When I got a hold of The Wire on DVD in Amman, one of my favorite leisure activities became introducing Clay Davis to Lebanon. For those who never caught the Wire bug, Clay Davis is a Maryland State Senator who epitomizes corruption in the Baltimore universe of HBO’s finest television series.
Lebanon is so corrupt that people here can identify with Clay Davis immediately. His graft, sleazy scheming and smooth talking almost seemed too perfect to me to actually be true. Almost, that is. And then last night I was acquainted with the shenanigans of the Democratic mayor of Illinois, Rod Blagojevich.
This guy has been trying to auction off Obama’s now-vacant Senate seat to the highest bidder, leveraging state funds to get critics at the Chicago Tribune canned, and basically just being corrupt as hell. The FBI has been investigating him for three years, and they’ve got him on tape complaining that Obama isn’t willing to do a quid pro quo for naming his successor in the Senate: “They’re not willing to give me anything except appreciation. Fuck them.”
By the way, he apparently talks like that a lot. So much so that there’s an amusing quiz out there where you have to pick whether each quote comes from Blogojevich or Tony Soprano. (I’ve already given you one of the answers.)
At the risk of offending my Slavic friends (if you’re reading this, Natasha, please forgive me, miláčku!), I can’t say that America should get to keep this gem all to itself. If you hadn’t noticed by his last name, he’s Serbian-American. Now I’ve had some experience with Serbs in international organizations, and I can tell you that they can hold their own when it comes to dodgy corruption schemes. A former Serbian office mate of mine (whom I had worked with for years and shall only call B) once deplumed me for thousands of Euros that she spent on clothes from Kenzo and Courrège. (It took over a year, beginning court proceedings and threatening to call social services on her for being a terribly mother to finally get my money back.) She also defrauded the French welfare system and was constantly scheming to get herself a higher paygrade and a permanent post. Now of course I know that these bad apples don’t represent most Serbians, but people like my former office mate and Rod Blogojevich give Serbia a bad name.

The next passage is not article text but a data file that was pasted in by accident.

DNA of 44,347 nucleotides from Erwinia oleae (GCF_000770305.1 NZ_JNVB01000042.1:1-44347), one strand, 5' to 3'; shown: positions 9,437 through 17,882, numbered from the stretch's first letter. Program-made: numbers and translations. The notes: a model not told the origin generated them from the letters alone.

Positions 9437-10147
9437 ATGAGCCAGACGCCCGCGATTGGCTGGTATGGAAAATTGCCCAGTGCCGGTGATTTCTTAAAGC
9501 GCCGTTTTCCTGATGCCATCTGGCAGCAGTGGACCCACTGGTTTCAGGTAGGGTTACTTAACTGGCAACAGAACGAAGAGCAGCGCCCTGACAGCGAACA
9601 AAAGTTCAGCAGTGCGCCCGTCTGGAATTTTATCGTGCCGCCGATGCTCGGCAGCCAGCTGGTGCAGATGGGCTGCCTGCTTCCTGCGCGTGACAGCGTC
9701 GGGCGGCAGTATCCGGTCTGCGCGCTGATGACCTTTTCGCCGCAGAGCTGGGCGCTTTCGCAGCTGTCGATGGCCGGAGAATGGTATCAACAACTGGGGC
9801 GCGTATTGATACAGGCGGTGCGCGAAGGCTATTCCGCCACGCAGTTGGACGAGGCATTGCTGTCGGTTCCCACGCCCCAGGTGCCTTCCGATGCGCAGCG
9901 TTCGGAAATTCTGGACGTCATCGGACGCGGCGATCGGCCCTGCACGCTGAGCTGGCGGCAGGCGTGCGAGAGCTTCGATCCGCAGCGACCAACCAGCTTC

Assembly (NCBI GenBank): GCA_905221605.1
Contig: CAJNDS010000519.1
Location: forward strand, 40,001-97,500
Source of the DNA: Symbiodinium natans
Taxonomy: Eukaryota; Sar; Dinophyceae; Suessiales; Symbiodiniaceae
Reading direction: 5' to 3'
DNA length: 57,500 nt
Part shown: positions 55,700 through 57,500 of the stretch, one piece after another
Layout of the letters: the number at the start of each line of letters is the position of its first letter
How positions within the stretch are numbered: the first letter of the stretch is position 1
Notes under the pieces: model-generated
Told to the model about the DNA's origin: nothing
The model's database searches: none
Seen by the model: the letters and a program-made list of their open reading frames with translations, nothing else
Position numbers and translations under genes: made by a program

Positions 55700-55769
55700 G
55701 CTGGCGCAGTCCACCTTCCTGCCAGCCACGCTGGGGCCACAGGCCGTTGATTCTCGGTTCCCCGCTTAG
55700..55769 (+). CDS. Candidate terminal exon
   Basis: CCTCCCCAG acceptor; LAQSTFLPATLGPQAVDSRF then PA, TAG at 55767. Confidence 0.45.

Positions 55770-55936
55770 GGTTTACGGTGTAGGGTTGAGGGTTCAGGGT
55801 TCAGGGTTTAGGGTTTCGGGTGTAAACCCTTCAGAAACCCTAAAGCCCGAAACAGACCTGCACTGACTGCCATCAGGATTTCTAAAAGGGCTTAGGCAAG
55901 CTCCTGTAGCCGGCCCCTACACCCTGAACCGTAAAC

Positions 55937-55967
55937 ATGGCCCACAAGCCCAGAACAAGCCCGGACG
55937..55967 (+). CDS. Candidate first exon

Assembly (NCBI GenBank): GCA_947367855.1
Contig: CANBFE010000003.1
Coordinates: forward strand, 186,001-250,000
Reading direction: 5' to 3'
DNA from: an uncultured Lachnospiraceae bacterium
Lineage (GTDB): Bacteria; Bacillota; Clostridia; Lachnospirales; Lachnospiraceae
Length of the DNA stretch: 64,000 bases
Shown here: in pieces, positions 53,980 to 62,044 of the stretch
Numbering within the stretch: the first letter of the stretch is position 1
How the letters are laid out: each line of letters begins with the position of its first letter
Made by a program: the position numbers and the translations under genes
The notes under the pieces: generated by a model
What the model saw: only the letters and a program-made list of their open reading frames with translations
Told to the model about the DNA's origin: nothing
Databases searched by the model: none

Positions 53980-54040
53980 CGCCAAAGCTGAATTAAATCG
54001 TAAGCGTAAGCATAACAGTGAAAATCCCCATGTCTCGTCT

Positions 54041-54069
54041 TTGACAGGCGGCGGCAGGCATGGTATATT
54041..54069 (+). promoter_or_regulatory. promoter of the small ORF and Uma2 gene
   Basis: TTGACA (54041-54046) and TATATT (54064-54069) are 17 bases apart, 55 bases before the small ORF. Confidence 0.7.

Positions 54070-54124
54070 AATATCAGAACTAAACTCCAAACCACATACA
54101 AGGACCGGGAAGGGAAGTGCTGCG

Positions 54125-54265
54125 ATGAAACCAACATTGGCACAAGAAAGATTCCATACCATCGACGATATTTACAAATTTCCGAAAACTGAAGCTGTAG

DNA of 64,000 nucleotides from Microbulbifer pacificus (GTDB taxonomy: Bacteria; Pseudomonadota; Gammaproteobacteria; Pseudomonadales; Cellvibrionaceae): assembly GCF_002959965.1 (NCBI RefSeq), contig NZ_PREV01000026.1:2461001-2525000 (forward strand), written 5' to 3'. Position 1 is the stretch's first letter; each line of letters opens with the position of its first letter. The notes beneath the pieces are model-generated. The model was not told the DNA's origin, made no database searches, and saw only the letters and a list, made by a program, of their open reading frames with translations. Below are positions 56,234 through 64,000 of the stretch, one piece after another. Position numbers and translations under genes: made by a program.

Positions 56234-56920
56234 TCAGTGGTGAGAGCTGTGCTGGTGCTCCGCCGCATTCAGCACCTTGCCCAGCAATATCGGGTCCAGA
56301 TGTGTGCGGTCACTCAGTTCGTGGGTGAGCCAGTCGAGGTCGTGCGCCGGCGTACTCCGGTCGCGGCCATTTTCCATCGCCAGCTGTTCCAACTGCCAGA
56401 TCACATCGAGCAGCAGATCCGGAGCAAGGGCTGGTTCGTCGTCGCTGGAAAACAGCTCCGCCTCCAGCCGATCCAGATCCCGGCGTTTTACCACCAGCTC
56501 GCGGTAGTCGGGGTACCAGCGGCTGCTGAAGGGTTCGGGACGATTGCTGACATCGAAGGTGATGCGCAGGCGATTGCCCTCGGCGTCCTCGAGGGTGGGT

Finally, and more because it doesn’t warrant a post of its own but I still want to say it: I’ve been startled by the parallels with Lebanese corruption and fail-state-ness that I’ve come across in my research on the Congo, but after reading this gem from Michela Wrong’s book on the Mobuto years, In the Footsteps of Mr. Kurtz, I have to say that the Congolese have got Lebanon beat hands down:
For many Zaireans, Cleophas Kamitatu, a vocal critic of the president, set new standards in barefaced cheek, when, while serving as ambassador to Japan, he took advantage of high property prices and sold off the Zairean embassy in Tokyo (p. 102).
While it’s a journalistic account, Wrong’s book is a really good read, so if you’ve got an interest in Zaire under Mobuto, I highly reccomend it.